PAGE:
The ability to successfully persuade others is a helpful tool in business. Here are the methods to convincing your clients they need you.
There’s no doubt about it: the ability to successfully persuade others is a helpful tool in business. A persuasive leader or salesperson has an easier time getting the job done and has more fun doing it.
So what can you do to be more persuasive? No, you don’t have to completely change your personality or turn to voodoo.
As it turns out, there are several tried-and-true—and simple—techniques for persuading others. Read on for some helpful tactics to use when you absolutely have to hear “yes.”
Tell a real story
People pay good money to be entertained and understood. If you can weave the ability to do both into your professional life, persuasion will come naturally.
Annette Simmons, founder of Group Process Consulting, believes there is nothing as powerful as storytelling when it comes to influencing our fellow humans. “People are more likely to say yes to someone who really gets them,” she explains. “It helps if you know how to demonstrate your empathy with a story. For instance, when a person is worried about price, I might tell about a boss who once intimidated me into buying a low price/low quality option, but later when it failed I was the one with egg on my face, not him.”
A good story connects you to your audience. It shows your willingness to step back from the situation at hand and see it from a wider perspective—theirs. An engaging story loosens defenses and can lighten the mood. It establishes trustworthiness, and even makes the storyteller more likeable.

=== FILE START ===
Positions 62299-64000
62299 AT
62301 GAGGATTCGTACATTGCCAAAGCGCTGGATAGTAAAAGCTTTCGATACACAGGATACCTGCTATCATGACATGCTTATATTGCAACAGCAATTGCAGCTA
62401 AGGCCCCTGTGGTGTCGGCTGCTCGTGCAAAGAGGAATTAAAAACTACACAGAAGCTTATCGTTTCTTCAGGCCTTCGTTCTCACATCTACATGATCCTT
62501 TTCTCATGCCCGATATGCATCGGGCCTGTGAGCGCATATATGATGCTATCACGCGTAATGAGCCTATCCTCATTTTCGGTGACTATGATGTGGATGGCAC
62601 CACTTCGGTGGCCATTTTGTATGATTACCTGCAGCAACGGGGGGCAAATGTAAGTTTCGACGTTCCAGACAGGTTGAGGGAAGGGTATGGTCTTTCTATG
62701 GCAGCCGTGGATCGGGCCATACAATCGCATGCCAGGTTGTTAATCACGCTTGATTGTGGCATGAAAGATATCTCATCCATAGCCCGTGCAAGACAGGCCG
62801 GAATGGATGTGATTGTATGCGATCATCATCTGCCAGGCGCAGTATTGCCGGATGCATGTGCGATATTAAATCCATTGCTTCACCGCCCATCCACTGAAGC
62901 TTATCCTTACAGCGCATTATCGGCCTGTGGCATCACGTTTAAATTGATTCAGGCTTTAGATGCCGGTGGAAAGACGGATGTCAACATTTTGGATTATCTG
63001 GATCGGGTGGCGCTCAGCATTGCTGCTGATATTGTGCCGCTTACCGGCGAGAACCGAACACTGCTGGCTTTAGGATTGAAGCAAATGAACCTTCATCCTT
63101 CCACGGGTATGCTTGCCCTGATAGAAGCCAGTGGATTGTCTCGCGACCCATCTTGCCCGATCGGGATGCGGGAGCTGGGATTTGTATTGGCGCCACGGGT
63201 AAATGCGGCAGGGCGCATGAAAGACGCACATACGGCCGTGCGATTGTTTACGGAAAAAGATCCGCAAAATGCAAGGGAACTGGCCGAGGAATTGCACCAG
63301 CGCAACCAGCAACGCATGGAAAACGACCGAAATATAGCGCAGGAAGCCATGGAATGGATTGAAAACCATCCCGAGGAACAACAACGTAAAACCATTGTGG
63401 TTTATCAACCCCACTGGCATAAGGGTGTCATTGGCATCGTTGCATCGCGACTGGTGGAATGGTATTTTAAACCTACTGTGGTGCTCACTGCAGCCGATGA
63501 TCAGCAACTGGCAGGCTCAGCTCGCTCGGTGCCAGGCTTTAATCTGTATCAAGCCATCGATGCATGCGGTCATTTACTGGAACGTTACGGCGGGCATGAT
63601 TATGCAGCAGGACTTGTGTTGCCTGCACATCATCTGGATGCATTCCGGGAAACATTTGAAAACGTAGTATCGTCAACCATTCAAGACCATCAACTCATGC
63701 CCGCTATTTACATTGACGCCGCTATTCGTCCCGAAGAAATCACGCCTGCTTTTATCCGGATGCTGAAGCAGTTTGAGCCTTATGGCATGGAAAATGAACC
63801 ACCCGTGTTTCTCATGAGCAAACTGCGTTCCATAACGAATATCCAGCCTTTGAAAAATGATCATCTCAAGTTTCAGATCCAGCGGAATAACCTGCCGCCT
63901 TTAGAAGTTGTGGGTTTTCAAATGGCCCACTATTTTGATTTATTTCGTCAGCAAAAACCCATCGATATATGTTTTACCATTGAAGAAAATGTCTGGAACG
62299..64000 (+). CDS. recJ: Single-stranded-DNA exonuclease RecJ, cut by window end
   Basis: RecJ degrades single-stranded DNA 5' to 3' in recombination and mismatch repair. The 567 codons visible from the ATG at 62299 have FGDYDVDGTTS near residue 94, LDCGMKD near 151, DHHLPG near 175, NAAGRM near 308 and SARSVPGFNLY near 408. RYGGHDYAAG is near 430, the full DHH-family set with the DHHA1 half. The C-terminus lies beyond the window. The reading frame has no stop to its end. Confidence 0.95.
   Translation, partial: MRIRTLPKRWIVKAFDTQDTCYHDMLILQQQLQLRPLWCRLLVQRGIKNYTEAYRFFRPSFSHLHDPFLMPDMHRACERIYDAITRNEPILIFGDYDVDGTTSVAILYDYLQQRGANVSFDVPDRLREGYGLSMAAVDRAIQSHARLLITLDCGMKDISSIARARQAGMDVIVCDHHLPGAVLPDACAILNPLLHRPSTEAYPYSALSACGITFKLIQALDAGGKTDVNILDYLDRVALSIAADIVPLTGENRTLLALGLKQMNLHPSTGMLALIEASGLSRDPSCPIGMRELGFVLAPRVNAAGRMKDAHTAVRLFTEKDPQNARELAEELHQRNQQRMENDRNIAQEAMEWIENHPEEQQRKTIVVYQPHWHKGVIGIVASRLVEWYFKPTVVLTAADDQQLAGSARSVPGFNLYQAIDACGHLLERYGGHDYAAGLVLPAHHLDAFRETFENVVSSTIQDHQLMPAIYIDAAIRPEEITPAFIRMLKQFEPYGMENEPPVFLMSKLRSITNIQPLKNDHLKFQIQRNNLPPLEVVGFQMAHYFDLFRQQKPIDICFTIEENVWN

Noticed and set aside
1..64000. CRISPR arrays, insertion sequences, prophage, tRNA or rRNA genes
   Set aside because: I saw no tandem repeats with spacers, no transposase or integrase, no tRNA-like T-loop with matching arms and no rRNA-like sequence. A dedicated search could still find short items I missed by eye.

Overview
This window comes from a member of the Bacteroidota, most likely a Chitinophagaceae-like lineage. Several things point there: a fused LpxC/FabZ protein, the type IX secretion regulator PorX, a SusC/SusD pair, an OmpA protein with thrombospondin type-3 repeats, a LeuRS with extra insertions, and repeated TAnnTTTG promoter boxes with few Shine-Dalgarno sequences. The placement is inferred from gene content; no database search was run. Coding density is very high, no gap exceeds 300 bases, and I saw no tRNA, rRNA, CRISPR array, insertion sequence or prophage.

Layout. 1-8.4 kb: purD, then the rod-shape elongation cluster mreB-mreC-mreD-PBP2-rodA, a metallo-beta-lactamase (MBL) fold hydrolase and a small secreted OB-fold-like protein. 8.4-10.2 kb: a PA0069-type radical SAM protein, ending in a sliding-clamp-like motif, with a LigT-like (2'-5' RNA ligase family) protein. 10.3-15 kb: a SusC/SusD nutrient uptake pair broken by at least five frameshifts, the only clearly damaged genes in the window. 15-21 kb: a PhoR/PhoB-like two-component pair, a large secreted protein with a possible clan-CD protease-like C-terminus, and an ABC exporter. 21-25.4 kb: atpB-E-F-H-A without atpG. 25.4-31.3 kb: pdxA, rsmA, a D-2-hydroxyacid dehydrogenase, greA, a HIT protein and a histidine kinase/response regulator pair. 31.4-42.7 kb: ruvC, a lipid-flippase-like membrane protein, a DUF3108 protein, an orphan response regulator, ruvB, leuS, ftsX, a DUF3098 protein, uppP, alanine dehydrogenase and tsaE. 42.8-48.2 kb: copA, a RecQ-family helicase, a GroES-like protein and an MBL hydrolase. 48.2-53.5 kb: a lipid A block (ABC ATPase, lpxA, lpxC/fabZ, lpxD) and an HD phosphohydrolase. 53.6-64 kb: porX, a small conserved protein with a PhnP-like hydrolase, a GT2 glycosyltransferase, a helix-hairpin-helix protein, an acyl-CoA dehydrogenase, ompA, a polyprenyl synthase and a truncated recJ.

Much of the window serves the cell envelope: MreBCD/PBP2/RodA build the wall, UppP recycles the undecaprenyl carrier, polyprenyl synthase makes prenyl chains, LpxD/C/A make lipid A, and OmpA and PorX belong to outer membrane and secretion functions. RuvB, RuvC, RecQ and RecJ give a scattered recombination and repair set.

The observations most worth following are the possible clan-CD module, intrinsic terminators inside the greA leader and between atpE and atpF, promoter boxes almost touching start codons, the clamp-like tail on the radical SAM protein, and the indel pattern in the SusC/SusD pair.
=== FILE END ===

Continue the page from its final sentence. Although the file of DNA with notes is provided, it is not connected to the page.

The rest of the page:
If you’re looking for a meaningful story to tell during the course of your workday, think about times in your life when you’ve felt a strong emotion. Chances are good there’s a story there.
Think reciprocity and value
People generally return favors or gifts and repay in kind what someone else has freely given to them. When it is in your power to start this excellent chain reaction, do it.
“The most effective tool and tactic I use to get people to say yes more often is by providing value first,” says John Huntinghouse, a content marketer in Salt Lake City. “Listen to them to figure out what problem they may be facing, then solve that problem completely with no strings attached. Not only will they say yes the next time you need something or help, they'll go out of their way to offer their help before you even ask.”
By constantly helping others reach a goal, you can break through the noise and get the attention of influencers in your industry as well as potential clients.
“We often do this by providing our customers with free how-to guides and resources on running their events business, because these small gifts build up a feeling of reciprocity with the prospect and make it more likely that they will return the favor by purchasing our software,” says Jeff Kear, owner of Planning Pod.
Have a plan in place for how you’ll provide value and that “yes” will follow in its wake.
One excellent way to approach a tricky persuasion situation is to go in with lots information. Do your homework.
Lynne Eisaguirre is a workplace expert, former employment attorney and author of six books on workplace topics, including The Power of a Good Fight: How to Embrace Conflicts to Drive Productivity, Creativity, and Innovation.
Her advice? “Prepare—know your limits and research what might be those of the other side. Be pleasant and persistent. Tenacity works.”
As an example of this strategy, Eisaguirre points to the disastrous first few months of her office lease. “The promised IT expertise wasn't available, phones did not work, and so on,” she says. It became clear that Eisaguirre had a difficult persuasion task on her hands: getting her landlord to reach a fair settlement to account for all the trouble.